It's that time of year when a hot water bottle adds great value to my life and I imagine for many others too. The most important thing about 'hotties', as I call them, is that they are huggable - and of course that the fabric keeps the water hot for as long as possible. I've been creating 'nuno felt' this autumn and it is an ideal textile for a cozy hottie cover - it looks beautiful and is easy and relatively inexpensive to create.
Nuno felt is a technique developed in the 90s by Australian textile artist Polly Stirling - 'nuno' being the Japanese word for cloth. The technique is one of the gently wet felting wool fibres with an open weave textile. The nuno felt I've started with making is with merino wool and thin silk fabric. In absence of nuno felt to create a hottie cover, a thin fabric such as cotton can be bonded or stitched to commercial felt to achieve a textile of a similar weight with heat retention qualities.
The following instructions can be used to make a cover for any size hot water bottle. First to make a pattern by taking piece of paper that's larger than your bottle and draw a line 1/2" wider than the bottle edge all the way around the main body of the bottle and 3/4" around the bottle top. Shape the top so that the widest point is continued in a straight line down to the bottle shoulders - the angle of my photograph is a little misleading on this point.
Then take the main body pattern and draw a horizontal line around 1-2" beneath the pattern 'shoulders'. Trace around the top part of the pattern onto another piece of paper and extend down at least 2" below the horizontal line you have drawn.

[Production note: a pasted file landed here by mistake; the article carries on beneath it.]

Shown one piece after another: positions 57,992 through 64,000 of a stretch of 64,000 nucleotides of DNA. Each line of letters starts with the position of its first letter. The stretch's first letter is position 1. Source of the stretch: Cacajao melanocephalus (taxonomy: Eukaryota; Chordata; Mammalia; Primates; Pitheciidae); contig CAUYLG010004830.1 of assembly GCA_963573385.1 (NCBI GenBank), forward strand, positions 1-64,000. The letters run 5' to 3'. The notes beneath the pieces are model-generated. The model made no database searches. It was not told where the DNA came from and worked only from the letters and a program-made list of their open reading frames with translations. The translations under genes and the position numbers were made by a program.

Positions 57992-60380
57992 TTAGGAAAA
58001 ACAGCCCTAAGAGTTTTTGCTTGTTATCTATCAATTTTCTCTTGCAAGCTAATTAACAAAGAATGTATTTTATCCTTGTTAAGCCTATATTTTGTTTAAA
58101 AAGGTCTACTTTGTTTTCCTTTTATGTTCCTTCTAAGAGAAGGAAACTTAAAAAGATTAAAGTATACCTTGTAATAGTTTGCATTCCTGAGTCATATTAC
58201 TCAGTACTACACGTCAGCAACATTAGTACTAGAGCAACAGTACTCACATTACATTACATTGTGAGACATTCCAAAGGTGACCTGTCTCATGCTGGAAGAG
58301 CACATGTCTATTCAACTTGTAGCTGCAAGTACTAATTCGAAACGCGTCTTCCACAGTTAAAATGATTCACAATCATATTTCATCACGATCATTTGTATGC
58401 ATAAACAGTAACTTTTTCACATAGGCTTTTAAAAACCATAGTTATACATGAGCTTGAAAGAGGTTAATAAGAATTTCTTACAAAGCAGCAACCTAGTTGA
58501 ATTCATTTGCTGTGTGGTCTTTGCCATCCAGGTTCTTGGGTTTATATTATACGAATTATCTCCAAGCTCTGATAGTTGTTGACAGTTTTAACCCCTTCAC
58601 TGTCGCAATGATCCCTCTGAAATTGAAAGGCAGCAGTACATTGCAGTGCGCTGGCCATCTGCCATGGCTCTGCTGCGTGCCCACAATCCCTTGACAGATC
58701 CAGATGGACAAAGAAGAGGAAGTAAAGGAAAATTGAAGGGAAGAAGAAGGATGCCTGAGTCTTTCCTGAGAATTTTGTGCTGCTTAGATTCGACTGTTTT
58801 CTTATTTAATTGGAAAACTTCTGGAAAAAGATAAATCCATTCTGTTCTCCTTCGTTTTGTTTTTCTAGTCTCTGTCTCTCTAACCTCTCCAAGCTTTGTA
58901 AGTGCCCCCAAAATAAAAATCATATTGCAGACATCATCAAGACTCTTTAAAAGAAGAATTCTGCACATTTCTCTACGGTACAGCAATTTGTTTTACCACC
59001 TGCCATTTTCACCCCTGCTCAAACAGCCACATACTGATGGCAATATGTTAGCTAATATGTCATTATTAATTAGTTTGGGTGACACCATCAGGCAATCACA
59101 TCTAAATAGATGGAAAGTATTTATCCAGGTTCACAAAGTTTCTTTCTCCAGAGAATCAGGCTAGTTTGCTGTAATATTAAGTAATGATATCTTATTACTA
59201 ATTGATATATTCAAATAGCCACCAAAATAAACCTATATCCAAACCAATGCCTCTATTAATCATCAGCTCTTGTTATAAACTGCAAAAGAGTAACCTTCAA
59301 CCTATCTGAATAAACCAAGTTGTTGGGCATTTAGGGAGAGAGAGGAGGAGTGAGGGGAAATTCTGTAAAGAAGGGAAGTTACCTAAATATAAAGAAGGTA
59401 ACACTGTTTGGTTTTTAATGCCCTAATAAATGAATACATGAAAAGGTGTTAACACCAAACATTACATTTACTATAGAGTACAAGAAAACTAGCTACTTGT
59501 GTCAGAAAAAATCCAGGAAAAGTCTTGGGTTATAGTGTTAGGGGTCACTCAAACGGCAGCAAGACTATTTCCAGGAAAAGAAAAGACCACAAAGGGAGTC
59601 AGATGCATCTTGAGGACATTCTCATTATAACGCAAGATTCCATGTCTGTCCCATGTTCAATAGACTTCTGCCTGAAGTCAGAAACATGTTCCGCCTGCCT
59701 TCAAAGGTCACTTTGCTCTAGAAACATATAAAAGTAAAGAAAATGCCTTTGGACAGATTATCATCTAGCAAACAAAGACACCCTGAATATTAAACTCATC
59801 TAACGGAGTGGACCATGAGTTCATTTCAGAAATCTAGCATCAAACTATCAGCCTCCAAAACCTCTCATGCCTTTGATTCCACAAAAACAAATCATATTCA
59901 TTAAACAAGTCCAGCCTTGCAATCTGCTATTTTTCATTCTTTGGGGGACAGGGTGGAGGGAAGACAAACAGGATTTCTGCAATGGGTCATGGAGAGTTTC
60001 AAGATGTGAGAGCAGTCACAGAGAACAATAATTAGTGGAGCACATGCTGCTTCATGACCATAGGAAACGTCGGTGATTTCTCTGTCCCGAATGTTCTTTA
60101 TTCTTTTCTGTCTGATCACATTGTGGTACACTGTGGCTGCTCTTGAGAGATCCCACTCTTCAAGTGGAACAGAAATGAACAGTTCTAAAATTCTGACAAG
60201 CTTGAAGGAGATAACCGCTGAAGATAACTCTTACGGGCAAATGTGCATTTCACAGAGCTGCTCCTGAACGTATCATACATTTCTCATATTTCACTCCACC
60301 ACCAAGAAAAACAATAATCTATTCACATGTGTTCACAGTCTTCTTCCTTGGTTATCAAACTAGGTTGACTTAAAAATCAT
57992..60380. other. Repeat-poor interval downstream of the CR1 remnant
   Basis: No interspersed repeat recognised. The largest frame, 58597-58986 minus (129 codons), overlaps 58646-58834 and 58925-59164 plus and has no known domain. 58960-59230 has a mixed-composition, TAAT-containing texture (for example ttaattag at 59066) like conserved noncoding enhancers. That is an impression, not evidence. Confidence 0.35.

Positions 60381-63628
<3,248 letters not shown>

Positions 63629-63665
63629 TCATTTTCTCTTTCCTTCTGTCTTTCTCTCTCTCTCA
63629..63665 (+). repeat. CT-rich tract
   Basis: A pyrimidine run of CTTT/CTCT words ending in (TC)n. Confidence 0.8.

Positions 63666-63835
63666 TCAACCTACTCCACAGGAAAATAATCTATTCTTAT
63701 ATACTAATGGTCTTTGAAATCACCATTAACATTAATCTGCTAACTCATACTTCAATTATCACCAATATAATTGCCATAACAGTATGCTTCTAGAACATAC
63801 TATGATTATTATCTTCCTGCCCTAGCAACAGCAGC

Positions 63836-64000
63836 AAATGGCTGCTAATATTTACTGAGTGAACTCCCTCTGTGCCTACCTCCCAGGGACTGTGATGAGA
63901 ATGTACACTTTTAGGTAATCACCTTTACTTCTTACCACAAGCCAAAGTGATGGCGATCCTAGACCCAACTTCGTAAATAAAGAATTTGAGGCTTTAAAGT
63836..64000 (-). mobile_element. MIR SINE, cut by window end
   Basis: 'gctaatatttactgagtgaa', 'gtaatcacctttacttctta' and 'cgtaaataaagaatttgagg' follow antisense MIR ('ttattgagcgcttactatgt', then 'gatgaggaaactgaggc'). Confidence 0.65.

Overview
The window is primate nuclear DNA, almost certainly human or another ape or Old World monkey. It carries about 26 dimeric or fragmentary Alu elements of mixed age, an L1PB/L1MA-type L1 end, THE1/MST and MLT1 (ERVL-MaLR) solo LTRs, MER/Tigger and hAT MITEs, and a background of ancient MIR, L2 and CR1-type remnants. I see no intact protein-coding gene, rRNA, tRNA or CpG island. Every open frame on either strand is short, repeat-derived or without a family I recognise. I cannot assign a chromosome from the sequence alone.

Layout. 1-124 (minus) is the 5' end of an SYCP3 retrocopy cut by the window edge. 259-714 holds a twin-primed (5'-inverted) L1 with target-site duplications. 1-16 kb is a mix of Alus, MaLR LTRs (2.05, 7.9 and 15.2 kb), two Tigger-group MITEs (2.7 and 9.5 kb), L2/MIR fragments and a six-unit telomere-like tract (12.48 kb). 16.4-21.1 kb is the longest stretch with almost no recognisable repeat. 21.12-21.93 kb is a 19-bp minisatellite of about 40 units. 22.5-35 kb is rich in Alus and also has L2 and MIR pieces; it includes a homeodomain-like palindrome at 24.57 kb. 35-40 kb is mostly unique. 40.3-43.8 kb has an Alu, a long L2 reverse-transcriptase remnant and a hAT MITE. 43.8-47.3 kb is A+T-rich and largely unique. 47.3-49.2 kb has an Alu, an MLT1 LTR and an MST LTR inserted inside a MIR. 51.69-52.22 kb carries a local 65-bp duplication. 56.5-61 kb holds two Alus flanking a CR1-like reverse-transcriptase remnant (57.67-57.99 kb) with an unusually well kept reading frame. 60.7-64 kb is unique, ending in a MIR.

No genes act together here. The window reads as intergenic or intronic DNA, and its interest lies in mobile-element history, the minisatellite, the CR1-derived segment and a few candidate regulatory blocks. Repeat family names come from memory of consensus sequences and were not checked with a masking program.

Now to cut out 3 pieces in your nuno felt or chosen fabric - 1 main body, 1 top piece and 1 bottom piece. Now is the time to add any embellishments to the respective pieces.
The top and bottom pieces both need to be finished along the straight edge. I machine overstitched the raw edges and folded over and machine stitched very scant seams - I was aiming to keep the bulk down and ensure that the top and bottom pieces overlapped when stitched to the main body.
To attach to the main body, put the top piece down first and then the bottom piece - right sides together. Pin all the way around and machine stitch as small as seam as you can.
I also overlocked stitched all the way around the edge for a neat finish and to secure the seam.
There are lots of ways of making simple closures and a 'thread loop' is a particularly easy way to hand stitch a sturdy and pretty finish with a button. Hand stitch a button to the top of the bottom section, creating a 'shank' to enable easier use. Create thread loops in the bottom of the top section - here's a short video on how to do.
I hope that you have enjoyed this simple tutorial and find it useful to create delightful huggable hotties over the winter months - small comforts can make such a huge difference to our restricted lives this winter and I would be delighted to receive photos of your comfort creations.